DiDi Chuxing, the largest ride-hailing platform in China, released its first issue on safety & transparency last Tuesday. DiDi has received approximately 800,000 accumulated reports of dispute claims between drivers and riders that involved with its platform in the first quarter of 2019, representing 0.0042% of total orders. After investigation, more than 35% of those allegations were untrue. 10 were reported to be criminal crimes and 111 became public order cases. DiDi has a 100% clearance of all those crimes thanks to its close cooperation with law enforcement agencies.
DiDi spared no efforts in safety since a female passenger was murdered by her driver when using DiDi Hitch service last September, a social ride-sharing based on same-route algorithms. The platform laid off its head of calling center and Hitch Department, suspended Hitch indefinitely; it assigned Hou Jinglei (侯景雷) as new CSO (Chief Safety Officer, a successor of Wang Xin) in March and Pang Jimin (Jimmy Pang, 庞基敏) as SVP of Government Affair and Ride-hailing Safety, who reports to the founder and CEO Cheng Wei (Will Cheng, 程维) directly; in terms of product design, the firm added safety center featuring guidelines and help, and updated SOS button within the passenger app to lead reports to police directly rather than calling center.
The firm now initiated 19 safety regulations and expanded its security operation team to 2,548 members, DiDi claimed in a press release on July 2. However, DiDi still feels insecure. It hesitates to relaunch Hitch service back to its platform even public is asking for it constantly. Rumor has it that DiDi Hitch would be back to life in June when DiDi was reportedly testing a service that shares similar functions with Hitch in May.
DiDi did not have to pour money to subsidize Hitch drivers for their core needs are not making money from the rides. As a result, Hitch was one of the two departments (the other is Designated Driving) that recorded positive net profits in 2017, with a CNY 800 million net profit. Hitch’s take rate was approximately 5% -8%, far less than Express’s 20%-25%. Hitch recorded 2 million daily rides before it was suspended, accounting for 10% of the firm’s total daily rides.
Nevertheless, the ride-sharing market waits for no one. DiDi can only miss the old days when Hitch existed. After DiDi’s doom, several players caught up: Hello Chuxing, starting its business as a bike-sharing platform, made foray into ride-sharing last December and registered millions of drivers in 20 days after launch; Dida Chuxing, an incumbent in ride-sharing, also explored into taxi business, trying to eat up DiDi’s market share. Dida even cooperated with enterprise communication and collaboration platform Ding Talk developed by Alibaba, to roll out a workplace ride-sharing service that allows employees to share cars during business travel and business visits. Thanks to Dingtalk’s millions of data and enterprises management solutions, Dida cut 50% of costs during the process compared with express and premier car-hailing, according to several sources online. Dida did not comment on the issue.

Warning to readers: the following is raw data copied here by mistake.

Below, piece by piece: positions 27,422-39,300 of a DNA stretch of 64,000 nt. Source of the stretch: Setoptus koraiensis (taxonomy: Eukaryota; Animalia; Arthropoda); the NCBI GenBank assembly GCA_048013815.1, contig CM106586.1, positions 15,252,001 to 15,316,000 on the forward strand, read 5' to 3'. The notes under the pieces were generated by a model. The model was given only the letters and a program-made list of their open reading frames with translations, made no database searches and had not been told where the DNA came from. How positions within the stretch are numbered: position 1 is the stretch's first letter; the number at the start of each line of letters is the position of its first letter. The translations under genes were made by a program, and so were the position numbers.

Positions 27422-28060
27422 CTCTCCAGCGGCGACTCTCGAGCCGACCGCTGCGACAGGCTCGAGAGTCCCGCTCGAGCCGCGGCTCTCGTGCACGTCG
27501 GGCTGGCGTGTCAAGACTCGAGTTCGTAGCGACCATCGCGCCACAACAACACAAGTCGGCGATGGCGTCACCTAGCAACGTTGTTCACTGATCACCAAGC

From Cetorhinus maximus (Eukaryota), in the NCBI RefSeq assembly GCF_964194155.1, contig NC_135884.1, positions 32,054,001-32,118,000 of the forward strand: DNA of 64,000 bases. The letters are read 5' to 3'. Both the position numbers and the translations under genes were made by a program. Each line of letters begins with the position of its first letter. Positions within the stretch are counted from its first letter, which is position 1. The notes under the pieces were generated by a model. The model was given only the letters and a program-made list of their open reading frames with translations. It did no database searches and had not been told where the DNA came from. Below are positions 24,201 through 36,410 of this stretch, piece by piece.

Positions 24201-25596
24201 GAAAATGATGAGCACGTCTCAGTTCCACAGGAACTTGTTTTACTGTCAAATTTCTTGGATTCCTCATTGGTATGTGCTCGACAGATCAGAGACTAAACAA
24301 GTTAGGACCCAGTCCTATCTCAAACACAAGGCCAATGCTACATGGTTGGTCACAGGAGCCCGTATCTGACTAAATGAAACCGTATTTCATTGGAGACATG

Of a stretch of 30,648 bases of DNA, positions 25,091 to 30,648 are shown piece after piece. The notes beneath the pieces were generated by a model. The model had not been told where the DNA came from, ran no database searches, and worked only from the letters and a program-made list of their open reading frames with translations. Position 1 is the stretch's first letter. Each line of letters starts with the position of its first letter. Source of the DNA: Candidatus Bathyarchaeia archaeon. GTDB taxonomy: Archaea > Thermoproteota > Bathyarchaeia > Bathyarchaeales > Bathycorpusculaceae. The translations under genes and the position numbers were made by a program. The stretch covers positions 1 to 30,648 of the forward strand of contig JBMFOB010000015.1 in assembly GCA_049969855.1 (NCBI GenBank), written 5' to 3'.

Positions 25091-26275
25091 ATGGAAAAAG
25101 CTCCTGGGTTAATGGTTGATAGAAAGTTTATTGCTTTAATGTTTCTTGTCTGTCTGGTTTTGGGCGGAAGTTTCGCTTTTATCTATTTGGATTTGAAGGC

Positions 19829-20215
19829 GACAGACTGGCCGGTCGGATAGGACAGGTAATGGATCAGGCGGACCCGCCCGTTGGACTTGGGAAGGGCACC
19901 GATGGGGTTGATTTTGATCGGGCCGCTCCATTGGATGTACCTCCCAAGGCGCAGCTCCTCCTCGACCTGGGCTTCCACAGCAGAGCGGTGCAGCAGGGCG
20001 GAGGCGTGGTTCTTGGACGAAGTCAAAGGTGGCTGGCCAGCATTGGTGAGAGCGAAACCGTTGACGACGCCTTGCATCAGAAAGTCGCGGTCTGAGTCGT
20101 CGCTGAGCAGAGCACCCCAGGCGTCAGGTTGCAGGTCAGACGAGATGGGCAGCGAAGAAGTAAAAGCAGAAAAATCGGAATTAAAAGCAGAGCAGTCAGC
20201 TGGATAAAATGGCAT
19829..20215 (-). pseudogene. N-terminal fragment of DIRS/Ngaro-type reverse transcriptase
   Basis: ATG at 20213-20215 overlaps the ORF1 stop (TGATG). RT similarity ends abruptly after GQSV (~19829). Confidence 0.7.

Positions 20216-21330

Suffering from outside competition, DiDi faces an awkward situation. According to people familiar with the issue, DiDi was mulling over whether it was suitable to speak all the data about disputes claims, criminal crime, and public order case mentioned before out loud in the last minute before DiDI really pressed the button.
From that, DiDi was exposed to the light with another formidable truth meanwhile: DiDi posted 1.9 billion rides and 21 million trips per day in the first half of 2019, as suggested by the dispute claim number and its proportion as of total orders.
DiDi mentioned its average daily rides several times. The latest one was about a peak number of 25 million by DiDi’s president Liu Qing (Jean Liu, 柳青) in 2017. 21 million daily average rides, is not a good sign for the ride-hailing giant. It reflects that the company’s losing momentum in growing rides, which will inevitably impact on the firm’s gross bookings, gross revenues, and bottom line.
By cutting off 2000 employees (15% of total), the firm decided to focus on its main business, as expressed by Cheng in this Feb’s DiDi monthly meeting. Starting from here, DiDi quit its attempts to break into hospitality & tourism industry. Peru, and Chile, two major locations where the company expands its business directly this year, represent DiDi’s new hope. However, hearing and learning from local consumers can be hard for a foreign company, as Uber was kicked out of the China market by its local competitor DiDi.
At least, there is another story for DiDi to tell its existing investors, which waited years to cash out after its IPO: autonomous driving. DiDi is seeking investment from its largest shareholder Softbank and other potential investors for its autonomous driving business unit’s fundraising, tech media the Information reported on July 1, amid an emerging trend of ride-hailing companies to price the operations. Uber received USD 1 billion of investment by a consortium including Toyota and Saudi Arabia’s sovereign wealth fund, which valued the unit at USD 7.3 billion.